But, WHY not? Dietary Restrictions in Pregnancy. Part Two: Foods That May Pose Developmental Risks for Babies.

photo credit: jessica_wimer via photopin cc

photo credit: jessica_wimer via photopin cc

Finally! Here I am, ready with the long-awaited part two of my post on dietary restrictions in pregnancy. As discussed last time, it can be frustrating to face so many “don’ts” when pregnant, especially when that list doesn’t give any actual indication of what the rationales behind those warnings are. In this series, I’m exploring different foods and beverages that are typically not recommended for pregnant women including the reasons they are considered unsafe or unwise to consume. Part one was concerned with contamination and the increased risks associated with food poisoning in pregnancy. Today, in part two, I’ll be talking about food and drink items that are associated with developmental problems in babies.

What do we mean by the term ‘developmental risk’?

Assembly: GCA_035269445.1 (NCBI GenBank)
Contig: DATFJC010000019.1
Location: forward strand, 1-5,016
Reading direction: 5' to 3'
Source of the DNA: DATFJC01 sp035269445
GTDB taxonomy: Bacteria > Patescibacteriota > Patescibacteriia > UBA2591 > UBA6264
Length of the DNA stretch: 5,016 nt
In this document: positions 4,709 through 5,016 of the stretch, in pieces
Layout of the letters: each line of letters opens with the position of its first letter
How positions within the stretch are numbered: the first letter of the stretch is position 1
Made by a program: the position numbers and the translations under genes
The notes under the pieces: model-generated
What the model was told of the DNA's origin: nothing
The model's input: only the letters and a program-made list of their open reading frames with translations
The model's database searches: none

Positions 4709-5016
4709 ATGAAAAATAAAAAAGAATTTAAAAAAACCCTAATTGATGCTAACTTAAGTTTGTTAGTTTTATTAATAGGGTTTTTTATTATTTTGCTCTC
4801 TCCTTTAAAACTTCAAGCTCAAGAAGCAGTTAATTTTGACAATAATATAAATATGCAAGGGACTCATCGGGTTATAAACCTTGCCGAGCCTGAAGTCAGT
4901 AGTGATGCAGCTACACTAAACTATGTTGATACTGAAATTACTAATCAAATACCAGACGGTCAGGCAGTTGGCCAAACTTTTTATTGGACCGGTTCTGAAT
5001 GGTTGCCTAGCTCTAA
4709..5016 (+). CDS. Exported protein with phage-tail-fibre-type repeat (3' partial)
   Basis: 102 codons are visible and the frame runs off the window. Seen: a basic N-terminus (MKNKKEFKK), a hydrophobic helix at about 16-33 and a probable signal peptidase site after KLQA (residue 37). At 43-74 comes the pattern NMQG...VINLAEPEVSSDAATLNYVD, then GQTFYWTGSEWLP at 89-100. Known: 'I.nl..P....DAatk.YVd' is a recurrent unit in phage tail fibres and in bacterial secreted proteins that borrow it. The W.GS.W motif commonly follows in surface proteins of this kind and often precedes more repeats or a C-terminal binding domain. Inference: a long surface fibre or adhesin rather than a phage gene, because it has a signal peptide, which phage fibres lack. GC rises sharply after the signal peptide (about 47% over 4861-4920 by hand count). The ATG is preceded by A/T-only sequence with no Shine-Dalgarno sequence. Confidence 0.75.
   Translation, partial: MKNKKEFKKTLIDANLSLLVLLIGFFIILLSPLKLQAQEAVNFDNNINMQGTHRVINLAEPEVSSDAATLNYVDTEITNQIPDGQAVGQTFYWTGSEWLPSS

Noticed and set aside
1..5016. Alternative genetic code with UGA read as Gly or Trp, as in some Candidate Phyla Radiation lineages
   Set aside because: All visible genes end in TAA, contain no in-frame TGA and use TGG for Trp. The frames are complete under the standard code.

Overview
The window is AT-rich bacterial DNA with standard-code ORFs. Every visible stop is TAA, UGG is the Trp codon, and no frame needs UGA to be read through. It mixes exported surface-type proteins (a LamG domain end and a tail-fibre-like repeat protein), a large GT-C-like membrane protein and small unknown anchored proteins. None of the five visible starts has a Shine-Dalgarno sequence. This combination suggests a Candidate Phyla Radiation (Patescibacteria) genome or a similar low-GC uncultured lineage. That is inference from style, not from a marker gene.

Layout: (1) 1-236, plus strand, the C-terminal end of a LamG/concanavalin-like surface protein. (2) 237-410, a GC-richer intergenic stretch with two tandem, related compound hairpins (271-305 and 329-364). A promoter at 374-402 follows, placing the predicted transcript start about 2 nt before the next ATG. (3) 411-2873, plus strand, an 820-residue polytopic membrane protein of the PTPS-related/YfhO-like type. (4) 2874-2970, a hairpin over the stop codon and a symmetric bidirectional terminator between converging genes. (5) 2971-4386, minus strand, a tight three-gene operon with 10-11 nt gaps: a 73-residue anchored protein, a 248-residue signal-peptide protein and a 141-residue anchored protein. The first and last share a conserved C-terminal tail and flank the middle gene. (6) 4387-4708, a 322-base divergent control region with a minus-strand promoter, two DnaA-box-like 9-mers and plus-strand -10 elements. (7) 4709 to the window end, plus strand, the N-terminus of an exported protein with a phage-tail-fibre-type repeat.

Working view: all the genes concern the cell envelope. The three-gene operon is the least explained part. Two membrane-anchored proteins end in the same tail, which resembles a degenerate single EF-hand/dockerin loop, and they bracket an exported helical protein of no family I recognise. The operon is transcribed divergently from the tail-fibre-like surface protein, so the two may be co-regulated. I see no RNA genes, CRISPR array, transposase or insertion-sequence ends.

When we talk about risks for babies in terms of development, we are often talking about brain development, but also development of organs, systems (such as the central nervous system or the respiratory system) and the skeleton. The jury is still out on what causes certain developmental problems in babies – such as autism – and others, such as Down’s Syndrome, have more to do with genetics and the age of the parents (typically, the focus has been on maternal age, but recent work has shown that paternal age may play a role too). There are some things found in certain foods, however, that can impact the healthy development of a foetus. This can go in both directions – that is, there are some things that babies need to get from their mothers (and that many people are deficient in) in order to develop properly and there are others that can interrupt or otherwise interfere with development and that should be avoided. Folic acid is a commonly referenced item in the first category, especially because it is so important in the first weeks after conception. If a pregnant woman is deficient in folic acid, her baby has a higher risk of spina bifida, a condition where the spine is improperly formed, leaving the spinal cord and meninges exposed in some areas. This is why all women of childbearing age are encouraged to take a multivitamin that contains folic acid and why all pregnant women should be taking a prenatal vitamin with folic acid as well. Iron, calcium, magnesium and other minerals, vitamins and nutrients are also important. In general, good nutrition supports the healthy development of a foetus, so making sure that you’re eating a balanced diet and taking your prenatal multivitamin is a great start.